Steiner’s insight repays further attention. Poets, like artists in general, often creatively stress-test the system or medium with which they work, probing its edges, overloading it, and pushing it beyond normal operational capacity. Discovering where language breaks down or deviates from regular use is the business of both poet and neuroscientist, providing a means of gaining insight into the mechanisms of language perception, processing, and production. But whereas the neuroscientist gathers data from aphasic patients in a clinical setting, the poet becomes, as it were, his own research subject, artificially manipulating the cognitive networks of meaning and sound that form his dataset. As Steiner notes, when intentionally created, ordered, and embedded in larger textual or linguistic structures, such distortions become poetry.

Divination as Wordplay

The mantic wordplay in Shakespeare's Cymbeline has forerunners in divination methods indigenous to cultures as diverse as those of the Quiché Maya of South America and the Sumerians of the ancient Near East. Mayan priests still practice a type of calendrical prophecy that involves uttering the words of a specific date and interpreting their oracle by punning on them [Tedlock 2000, 263]. Notably, the Quiché term for punning is sakb'al tzij, “word dice,” which in the context of Mayan daykeeping makes links among wordplay, divination, and games explicit [Tedlock 2000, 263]. Later, we shall examine the kinds of string metrics that one can apply to puns and textual variants to compute optimal alignment, edit distance, and edit operations. What these are and why one might want to compute them are the subjects of another section; for now, it is enough to note that these algorithms rest on the premise that words and texts change procedurally — by adhering to the same finite set of legal operations we've previously discussed.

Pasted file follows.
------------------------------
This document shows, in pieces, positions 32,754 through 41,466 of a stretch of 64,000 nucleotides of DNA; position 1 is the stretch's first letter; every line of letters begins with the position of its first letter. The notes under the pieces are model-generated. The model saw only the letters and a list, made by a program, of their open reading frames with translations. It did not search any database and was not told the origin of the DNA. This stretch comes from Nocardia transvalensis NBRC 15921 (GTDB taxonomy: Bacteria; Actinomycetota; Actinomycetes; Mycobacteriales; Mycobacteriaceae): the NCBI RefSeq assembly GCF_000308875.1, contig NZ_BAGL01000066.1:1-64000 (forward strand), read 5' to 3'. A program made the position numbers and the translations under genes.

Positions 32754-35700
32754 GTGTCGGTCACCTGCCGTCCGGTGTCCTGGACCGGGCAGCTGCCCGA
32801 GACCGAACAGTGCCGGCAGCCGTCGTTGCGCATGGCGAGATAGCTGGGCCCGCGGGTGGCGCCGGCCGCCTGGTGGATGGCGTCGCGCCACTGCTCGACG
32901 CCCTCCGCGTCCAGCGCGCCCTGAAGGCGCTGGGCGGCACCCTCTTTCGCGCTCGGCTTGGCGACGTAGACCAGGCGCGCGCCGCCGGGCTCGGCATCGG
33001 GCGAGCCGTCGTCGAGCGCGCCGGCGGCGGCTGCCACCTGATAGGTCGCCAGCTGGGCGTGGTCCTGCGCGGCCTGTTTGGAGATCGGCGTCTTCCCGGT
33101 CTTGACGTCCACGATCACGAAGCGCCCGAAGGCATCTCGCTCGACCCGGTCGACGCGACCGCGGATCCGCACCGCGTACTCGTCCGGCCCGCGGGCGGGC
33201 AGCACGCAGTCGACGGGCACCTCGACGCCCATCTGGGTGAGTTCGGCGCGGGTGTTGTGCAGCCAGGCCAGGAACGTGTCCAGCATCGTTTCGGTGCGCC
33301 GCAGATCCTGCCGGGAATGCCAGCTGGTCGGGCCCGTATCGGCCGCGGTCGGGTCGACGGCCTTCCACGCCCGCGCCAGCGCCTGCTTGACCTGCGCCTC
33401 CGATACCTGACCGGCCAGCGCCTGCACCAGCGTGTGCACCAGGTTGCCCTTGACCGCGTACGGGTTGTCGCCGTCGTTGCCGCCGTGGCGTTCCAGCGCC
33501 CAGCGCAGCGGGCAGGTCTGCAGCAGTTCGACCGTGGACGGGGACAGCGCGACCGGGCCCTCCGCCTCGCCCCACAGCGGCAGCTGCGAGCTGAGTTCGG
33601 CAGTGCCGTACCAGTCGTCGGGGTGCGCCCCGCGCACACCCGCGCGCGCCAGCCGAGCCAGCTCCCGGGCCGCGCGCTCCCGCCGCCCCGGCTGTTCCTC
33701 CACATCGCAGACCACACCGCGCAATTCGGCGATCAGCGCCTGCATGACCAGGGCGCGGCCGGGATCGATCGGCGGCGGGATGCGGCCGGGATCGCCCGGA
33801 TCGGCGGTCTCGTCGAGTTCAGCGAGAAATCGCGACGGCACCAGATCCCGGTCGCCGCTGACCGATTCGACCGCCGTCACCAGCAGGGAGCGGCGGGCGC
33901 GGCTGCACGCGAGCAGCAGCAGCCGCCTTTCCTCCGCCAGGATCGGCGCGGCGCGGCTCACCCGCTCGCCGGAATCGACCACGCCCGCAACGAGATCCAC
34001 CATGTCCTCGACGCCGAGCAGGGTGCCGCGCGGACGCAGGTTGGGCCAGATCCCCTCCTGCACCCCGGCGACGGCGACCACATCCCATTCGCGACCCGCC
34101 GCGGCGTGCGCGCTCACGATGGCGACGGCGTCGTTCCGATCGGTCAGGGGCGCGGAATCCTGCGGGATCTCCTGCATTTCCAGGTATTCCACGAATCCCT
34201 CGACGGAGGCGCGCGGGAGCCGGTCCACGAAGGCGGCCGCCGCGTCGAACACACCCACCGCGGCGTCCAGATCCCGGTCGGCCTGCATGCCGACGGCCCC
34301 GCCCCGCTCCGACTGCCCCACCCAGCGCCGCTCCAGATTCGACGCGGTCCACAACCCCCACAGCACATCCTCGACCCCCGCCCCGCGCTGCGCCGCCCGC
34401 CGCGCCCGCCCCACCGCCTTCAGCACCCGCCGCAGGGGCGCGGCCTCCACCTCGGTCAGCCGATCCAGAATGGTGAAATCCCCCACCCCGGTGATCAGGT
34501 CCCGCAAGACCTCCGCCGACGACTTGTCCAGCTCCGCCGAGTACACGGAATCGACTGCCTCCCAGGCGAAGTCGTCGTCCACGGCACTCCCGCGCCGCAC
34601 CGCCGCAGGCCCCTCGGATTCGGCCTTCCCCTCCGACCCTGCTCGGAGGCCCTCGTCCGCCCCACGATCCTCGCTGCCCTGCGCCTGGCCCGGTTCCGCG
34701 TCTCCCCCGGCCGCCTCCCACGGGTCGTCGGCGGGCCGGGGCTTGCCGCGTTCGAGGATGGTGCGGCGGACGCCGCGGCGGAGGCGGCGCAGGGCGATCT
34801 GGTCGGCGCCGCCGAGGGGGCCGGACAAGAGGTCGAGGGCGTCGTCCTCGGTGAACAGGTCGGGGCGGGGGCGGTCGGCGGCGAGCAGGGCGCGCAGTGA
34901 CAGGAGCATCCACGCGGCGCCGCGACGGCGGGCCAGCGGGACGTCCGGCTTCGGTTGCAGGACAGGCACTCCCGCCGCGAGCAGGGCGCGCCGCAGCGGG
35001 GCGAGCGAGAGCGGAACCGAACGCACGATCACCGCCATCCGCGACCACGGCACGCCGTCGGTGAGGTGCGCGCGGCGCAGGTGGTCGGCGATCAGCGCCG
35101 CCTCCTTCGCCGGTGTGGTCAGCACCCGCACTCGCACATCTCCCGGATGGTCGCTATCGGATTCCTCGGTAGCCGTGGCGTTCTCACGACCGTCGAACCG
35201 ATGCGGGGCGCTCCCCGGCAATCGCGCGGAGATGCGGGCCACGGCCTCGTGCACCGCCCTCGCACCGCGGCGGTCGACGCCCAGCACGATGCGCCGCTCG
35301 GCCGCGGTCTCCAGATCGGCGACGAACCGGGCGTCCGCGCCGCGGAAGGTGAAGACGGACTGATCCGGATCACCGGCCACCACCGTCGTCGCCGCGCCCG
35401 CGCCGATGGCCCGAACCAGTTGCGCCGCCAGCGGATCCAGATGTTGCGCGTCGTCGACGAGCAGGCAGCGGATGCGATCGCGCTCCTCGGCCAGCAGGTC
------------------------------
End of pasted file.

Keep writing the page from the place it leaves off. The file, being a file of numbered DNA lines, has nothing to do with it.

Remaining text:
We can also demonstrate the formalism of divinatory practice by looking at some of the earliest inscribed prophecies of the ancient Near East, which make extensive use of the same conditional blocks found in modern computer programs to control the flow and “output” of the mantic code:

If it rains (zunnu iznun) on the day (of the feast) of the god of the city — [then] the god will be (angry) (zeni) with the city. If the bile bladder is inverted (nahsat) — [then] it is worrying (nahdat). If the bile bladder is encompassed (kussa) by the fat — [then] it will be cold (kussu).  [Manetti 1993, 10]

The divinatory apparatus consists of an “if” clause (in grammatical terms the protasis), whose content is an omen; and the “then” clause (the apodosis), whose content is the oracle. We should be wary about assuming, as James Franklin does, that the divinatory passage from omen to oracle is an entirely arbitrary one (“all noise and no laws”  [Franklin 2001, 162]). As the examples make clear, the passage is allographically motivated, “formed by the possibility of a chain of associations between elements of the protasis and elements of the apodosis,”  [Manetti 1993, 7] specifically a phonemic chain in the examples given above. What we are looking at, once again, is a jeux de mots. One word metamorphoses into another that closely resembles it by crossing from the IF to the THEN side of the mantic formula.[19]
The divinatory mechanism may be construed as a program for generating textual variants: the baru, the divinatory priest or technician, inputs the protasis-omen into the system. A finite set of legal operations (substitution, insertion, deletion, relocation, transposition) is performed on its linguistic counters, which are then output in their new configuration to the apodosis-oracle.[20] Understood algorithmically, the Mesopotamian divinatory code is a proto-machine language, one that precedes by several millennia Pascal or Java or C++.[21]

Textual Criticism as Divination